Lab Explorations in Cellular and Molecular Biology. The purpose of the lab portion of this course is to provide you with hands on experience with the scientific method. Over the course of the semester you will be exposed to the processes of experimental design, protocol development and implementation, data analysis, and the interpretation and presentation of results.

BI132 Physiology and Ecology Lab

The purpose of this course is to provide you with hands on experience of doing science at an organismal and ecological scale. Over the course of the semester you will be exposed to the processes of experimental design, field and lab protocol development and implementation, data analysis, and the interpretation and presentation of results. We will explore major themes in organismal biology and ecology including diversity, plant and animal form and function, and species interactions.

BI189G Special Topic

Special Topics courses include ad-hoc courses on various selected topics that are not part of the regular curriculum, however they may still fulfill certain curricular requirements. Special topics courses are offered at the discretion of each department and will be published as part of the semester course schedule - view available sections for more information. Questions about special topics classes can be directed to the instructor or department chair.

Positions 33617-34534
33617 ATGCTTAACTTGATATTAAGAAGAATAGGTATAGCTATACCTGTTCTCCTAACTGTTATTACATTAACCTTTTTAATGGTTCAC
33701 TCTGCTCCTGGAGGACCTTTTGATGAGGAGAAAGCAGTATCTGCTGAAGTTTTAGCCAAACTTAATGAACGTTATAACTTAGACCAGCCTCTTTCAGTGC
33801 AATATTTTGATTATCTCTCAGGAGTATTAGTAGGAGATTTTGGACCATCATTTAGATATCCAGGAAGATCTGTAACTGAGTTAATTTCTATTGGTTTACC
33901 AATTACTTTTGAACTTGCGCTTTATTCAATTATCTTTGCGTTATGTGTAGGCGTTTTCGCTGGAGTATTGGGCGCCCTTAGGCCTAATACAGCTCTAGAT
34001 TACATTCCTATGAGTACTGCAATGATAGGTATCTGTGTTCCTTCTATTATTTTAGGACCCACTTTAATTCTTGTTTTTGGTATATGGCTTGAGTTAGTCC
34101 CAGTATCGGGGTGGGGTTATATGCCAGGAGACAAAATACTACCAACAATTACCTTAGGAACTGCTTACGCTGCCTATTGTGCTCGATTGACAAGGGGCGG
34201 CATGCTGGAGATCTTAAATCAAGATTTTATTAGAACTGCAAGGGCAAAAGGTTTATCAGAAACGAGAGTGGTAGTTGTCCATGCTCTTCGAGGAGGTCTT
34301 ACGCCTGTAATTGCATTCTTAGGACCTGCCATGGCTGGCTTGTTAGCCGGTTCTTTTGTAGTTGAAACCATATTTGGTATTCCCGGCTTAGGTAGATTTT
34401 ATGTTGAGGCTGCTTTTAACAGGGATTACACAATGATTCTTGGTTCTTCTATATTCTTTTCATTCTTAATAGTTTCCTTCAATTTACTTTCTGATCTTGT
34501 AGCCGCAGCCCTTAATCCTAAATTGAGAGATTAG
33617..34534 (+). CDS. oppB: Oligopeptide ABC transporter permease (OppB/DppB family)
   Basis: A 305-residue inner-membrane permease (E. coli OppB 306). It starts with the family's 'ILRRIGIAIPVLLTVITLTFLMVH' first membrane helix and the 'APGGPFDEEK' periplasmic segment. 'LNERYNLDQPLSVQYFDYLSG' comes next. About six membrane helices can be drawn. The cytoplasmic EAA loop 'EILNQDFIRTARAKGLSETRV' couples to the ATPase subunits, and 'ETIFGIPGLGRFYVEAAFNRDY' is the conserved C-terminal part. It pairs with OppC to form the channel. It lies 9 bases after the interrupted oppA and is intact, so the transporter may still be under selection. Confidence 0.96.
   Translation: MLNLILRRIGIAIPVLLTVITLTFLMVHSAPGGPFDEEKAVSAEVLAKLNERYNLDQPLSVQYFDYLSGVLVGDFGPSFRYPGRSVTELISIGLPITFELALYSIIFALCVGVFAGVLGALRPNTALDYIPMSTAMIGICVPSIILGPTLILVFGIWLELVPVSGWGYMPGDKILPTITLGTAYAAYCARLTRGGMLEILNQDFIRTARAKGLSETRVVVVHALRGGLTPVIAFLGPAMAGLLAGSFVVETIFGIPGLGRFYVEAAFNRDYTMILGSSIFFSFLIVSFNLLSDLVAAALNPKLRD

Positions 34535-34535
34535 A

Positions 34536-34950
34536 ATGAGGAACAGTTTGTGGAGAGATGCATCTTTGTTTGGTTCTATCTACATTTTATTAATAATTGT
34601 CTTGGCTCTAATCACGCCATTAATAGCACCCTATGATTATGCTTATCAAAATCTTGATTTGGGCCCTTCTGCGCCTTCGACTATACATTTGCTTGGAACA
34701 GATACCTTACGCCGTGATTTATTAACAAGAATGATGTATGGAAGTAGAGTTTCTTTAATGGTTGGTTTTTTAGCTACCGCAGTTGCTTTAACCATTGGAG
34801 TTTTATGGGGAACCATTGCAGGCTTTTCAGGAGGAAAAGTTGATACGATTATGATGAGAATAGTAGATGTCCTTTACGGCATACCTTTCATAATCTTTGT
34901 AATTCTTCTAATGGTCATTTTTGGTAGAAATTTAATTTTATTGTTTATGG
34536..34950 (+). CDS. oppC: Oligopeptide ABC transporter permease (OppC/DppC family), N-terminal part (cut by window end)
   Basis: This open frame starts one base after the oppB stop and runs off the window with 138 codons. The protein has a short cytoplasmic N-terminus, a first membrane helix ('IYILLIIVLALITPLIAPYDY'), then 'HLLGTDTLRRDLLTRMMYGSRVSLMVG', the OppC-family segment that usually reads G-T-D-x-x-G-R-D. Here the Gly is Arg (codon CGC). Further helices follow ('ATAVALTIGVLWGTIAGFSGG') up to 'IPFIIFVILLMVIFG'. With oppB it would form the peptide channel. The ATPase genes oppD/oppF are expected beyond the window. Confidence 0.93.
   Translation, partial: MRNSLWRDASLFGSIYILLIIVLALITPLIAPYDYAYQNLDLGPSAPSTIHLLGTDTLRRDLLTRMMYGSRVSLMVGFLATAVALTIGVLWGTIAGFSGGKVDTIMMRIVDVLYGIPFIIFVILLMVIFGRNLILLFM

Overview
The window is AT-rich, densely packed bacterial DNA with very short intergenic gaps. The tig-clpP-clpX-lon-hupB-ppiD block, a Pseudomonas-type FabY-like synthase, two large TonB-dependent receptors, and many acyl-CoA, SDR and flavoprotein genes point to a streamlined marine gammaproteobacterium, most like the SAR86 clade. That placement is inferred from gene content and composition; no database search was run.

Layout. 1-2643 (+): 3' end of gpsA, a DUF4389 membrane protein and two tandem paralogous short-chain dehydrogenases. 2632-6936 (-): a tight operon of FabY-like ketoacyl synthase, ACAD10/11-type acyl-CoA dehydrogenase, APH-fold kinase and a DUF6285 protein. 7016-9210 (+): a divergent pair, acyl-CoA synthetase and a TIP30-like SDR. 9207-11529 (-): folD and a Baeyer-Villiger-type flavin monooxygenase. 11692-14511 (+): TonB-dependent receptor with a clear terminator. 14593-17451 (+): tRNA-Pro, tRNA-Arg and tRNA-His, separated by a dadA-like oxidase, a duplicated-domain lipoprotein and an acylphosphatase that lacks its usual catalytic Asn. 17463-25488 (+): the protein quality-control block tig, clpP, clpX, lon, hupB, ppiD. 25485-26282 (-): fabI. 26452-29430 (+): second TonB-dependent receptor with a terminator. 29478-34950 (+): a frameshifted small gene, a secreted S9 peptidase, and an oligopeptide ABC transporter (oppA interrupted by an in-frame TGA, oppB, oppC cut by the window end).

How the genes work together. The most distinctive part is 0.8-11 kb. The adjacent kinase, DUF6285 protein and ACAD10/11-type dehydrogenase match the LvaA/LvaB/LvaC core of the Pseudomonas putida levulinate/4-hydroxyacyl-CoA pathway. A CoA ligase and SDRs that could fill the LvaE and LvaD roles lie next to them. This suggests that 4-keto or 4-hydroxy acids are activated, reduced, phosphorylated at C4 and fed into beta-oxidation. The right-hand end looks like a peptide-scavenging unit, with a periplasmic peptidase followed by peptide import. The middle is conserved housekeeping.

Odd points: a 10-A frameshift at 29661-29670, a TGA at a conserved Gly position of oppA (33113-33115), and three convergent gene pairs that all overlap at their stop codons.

BI201 Intro to Human Anatomy & Physiology I

A study of the morphology and physiology of the human body, both from a normal and pathological viewpoint. Three lectures and one two and one-half hour laboratory per week for 2 semesters.

BI201L Intro to Human Anatomy & Phys I Lab

A study of the morphology and physiology of the human body, both from a normal and pathological viewpoint. Three lectures and one two and one-half hour laboratory per week for 2 semesters.

BI202 Intro to Human Anatomy & Physiology II

A study of the morphology and physiology of the human body, both from a normal and pathological viewpoint. Three lectures and one two and one-half hour laboratory per week for 2 semesters.

BI202L Intro to Human Anatomy & Physio II Lab

A study of the morphology and physiology of the human body, both from a normal and pathological viewpoint. Three lectures and one two and one-half hour laboratory per week for 2 semesters.

BI214 General Microbiology

An introductory study of microorganisms for allied health professionals (this course does not satisfy requirements of the biology major). Course includes history, taxonomy and nomenclature, morphology, physiology, nutrition, cultivation, ecology, genetics, immunity, and the roles of micro-organisms in disease and agriculture. Emphasis is on bacteria. Standard microbial methods and techniques are learned in the laboratory.